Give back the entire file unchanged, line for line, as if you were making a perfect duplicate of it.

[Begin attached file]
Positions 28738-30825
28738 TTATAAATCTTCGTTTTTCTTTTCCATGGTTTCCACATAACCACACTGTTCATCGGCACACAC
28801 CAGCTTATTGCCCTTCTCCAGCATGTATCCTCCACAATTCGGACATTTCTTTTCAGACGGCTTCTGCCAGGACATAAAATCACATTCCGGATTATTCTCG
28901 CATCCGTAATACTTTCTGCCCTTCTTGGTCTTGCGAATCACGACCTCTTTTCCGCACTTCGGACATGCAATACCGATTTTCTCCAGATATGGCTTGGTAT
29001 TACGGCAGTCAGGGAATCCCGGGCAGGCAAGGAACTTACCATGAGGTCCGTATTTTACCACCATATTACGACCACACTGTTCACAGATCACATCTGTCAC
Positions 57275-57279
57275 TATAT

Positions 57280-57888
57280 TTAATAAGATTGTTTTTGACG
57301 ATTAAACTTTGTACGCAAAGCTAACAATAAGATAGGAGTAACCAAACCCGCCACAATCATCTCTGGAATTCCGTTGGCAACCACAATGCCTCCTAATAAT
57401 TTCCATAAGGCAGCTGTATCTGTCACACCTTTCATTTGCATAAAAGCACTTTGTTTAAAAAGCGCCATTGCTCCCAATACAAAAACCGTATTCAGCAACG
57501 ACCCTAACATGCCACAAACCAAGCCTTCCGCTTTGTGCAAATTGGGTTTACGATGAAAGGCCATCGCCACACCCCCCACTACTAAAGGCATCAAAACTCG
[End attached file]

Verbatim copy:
Positions 28738-30825
28738 TTATAAATCTTCGTTTTTCTTTTCCATGGTTTCCACATAACCACACTGTTCATCGGCACACAC
28801 CAGCTTATTGCCCTTCTCCAGCATGTATCCTCCACAATTCGGACATTTCTTTTCAGACGGCTTCTGCCAGGACATAAAATCACATTCCGGATTATTCTCG
28901 CATCCGTAATACTTTCTGCCCTTCTTGGTCTTGCGAATCACGACCTCTTTTCCGCACTTCGGACATGCAATACCGATTTTCTCCAGATATGGCTTGGTAT
29001 TACGGCAGTCAGGGAATCCCGGGCAGGCAAGGAACTTACCATGAGGTCCGTATTTTACCACCATATTACGACCACACTGTTCACAGATCACATCTGTCAC
Positions 57275-57279
57275 TATAT

Positions 57280-57888
57280 TTAATAAGATTGTTTTTGACG
57301 ATTAAACTTTGTACGCAAAGCTAACAATAAGATAGGAGTAACCAAACCCGCCACAATCATCTCTGGAATTCCGTTGGCAACCACAATGCCTCCTAATAAT
57401 TTCCATAAGGCAGCTGTATCTGTCACACCTTTCATTTGCATAAAAGCACTTTGTTTAAAAAGCGCCATTGCTCCCAATACAAAAACCGTATTCAGCAACG
57501 ACCCTAACATGCCACAAACCAAGCCTTCCGCTTTGTGCAAATTGGGTTTACGATGAAAGGCCATCGCCACACCCCCCACTACTAAAGGCATCAAAACTCG